This quote makes me very sad. I’ve tried to explain since I came home that I didn’t commit any crime but had been kidnapped and that the Australian government, which should be like parents and always look after its children, was involved. I still don't know if he was guilty or innocent of being involved with terrorists. But if he was innocent, I feel so incredibly bad for him. I think we count on our countries being there for us. And when they betray and/or deny us, it's a huge rejection. Although he shouldn't be surprised. It's not like he had a friendly relationship with the government before he left for Pakistan. In fact, he was so unhappy in Australia he had wanted to live in Pakistan.

Okay, this is interesting. Habib describes how his arrest in Pakistan happened. He was on a bus. Authorities came and removed two young German men. The German men didn't know English so Habib tried to help them. When he was helping them, he got arrested along with them. So, if he hadn't been a good Samaritan, would he have been left alone?

Is this the story of a guy who stands up for the underdog and gets in trouble for it. Yeah, I know you might be a Terrorist. But you have Diabetes. You're sick and you need a friend. I'll be there for you.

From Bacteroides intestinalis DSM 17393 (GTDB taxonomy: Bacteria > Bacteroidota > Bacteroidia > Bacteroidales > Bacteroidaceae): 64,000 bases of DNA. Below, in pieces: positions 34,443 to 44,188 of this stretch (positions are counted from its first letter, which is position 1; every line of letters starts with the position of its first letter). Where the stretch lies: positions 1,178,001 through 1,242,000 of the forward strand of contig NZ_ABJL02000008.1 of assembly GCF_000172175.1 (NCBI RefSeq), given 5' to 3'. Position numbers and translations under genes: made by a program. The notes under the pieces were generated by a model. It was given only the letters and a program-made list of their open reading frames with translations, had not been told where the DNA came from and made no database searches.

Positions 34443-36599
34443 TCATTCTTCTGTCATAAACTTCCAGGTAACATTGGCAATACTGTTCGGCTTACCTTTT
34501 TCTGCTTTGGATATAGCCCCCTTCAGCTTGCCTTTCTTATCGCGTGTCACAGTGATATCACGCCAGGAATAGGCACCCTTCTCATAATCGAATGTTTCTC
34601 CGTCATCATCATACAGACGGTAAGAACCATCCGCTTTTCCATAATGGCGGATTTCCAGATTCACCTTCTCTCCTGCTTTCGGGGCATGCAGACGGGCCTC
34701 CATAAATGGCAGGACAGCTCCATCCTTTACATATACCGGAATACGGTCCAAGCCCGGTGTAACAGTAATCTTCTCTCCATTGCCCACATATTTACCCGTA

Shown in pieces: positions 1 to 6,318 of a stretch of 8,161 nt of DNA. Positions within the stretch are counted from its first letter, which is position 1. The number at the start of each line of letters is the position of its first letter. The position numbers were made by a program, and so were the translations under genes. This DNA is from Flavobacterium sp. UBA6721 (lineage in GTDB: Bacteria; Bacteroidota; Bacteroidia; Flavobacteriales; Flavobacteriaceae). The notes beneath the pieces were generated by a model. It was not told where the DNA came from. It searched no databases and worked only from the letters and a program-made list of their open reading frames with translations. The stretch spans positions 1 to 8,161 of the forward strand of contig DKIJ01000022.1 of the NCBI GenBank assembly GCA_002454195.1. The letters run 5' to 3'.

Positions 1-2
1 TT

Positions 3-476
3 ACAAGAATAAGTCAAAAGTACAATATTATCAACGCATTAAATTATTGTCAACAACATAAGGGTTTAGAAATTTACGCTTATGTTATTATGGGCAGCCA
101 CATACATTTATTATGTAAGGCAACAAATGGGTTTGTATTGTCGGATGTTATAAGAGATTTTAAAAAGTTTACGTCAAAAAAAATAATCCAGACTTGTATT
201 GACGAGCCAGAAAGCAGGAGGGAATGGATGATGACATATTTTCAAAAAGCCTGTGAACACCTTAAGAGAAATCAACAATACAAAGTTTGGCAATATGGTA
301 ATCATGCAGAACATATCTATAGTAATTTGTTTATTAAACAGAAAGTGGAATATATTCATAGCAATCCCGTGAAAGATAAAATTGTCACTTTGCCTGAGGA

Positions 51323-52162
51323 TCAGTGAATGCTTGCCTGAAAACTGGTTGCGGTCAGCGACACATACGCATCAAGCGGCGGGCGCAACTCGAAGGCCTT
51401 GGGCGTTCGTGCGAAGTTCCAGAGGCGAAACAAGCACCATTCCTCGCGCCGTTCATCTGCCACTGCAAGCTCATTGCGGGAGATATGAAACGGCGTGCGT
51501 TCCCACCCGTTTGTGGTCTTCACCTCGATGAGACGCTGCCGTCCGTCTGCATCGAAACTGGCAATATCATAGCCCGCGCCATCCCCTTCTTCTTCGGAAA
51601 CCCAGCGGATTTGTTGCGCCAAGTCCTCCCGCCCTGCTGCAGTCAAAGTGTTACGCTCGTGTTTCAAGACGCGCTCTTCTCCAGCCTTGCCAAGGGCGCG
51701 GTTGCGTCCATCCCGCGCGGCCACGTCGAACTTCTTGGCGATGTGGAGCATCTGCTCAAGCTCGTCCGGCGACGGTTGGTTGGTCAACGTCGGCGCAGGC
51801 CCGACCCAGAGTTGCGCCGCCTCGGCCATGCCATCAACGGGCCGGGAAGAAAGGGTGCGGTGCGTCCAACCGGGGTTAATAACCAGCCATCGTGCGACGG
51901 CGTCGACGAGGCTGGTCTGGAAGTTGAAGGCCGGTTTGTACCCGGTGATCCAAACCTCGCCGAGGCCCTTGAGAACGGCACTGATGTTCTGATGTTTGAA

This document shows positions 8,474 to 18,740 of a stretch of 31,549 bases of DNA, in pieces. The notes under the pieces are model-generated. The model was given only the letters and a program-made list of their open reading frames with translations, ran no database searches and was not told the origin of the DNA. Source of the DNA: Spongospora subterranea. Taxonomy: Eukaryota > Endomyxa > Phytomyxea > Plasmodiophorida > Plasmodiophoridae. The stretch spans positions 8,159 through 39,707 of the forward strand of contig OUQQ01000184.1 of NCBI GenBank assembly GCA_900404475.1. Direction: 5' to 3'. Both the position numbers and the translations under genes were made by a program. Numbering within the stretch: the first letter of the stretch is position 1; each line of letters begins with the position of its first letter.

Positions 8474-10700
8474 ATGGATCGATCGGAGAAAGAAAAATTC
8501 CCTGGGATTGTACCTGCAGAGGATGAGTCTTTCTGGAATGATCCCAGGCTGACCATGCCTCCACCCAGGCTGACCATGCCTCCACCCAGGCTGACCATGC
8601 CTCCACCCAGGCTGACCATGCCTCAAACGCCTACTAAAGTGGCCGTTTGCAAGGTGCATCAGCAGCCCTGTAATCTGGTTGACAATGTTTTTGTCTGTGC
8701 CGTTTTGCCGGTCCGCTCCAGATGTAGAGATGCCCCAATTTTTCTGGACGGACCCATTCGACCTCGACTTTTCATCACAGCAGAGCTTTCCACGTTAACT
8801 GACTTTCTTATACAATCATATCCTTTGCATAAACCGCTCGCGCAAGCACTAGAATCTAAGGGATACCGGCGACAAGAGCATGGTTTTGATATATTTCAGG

Maybe he just has a kind heart.

Habib describes a section of Guantanamo Bay called Camp 5. He says its purpose is to drive the prisoners insane. Bright lights are kept on in the cells all day. There is loud music and extreme cold temperatures.

He says Australia has a law that if you're a suspected terrorist they can detain you without telling your family members. If your family members do find out they're not allowed to go to the media.

The title of this Sydney Morning Herald article expresses my feelings quite well. What should we believe?

The article says that when Habib arrived at Guantanamo he was sent to a military psychiatrist. They diagnosed him as having post traumatic stress disorder and major depression. The American doctors treated him with psychiatric drugs.

So, does this mean the workers at the prison aren't so bad after all?

Maybe.

Probably not.

It's hard to believe one angry and mentally unstable man's allegations of abuse. The thing is though other victims have given matching/similar accounts.

Habib said his capture was a matter of being in the wrong place at the wrong time. The Australian authorities disagree. They said they have been actively searching for him in Pakistan. So, what was the deal with the Germans then? Was that just a coincidence?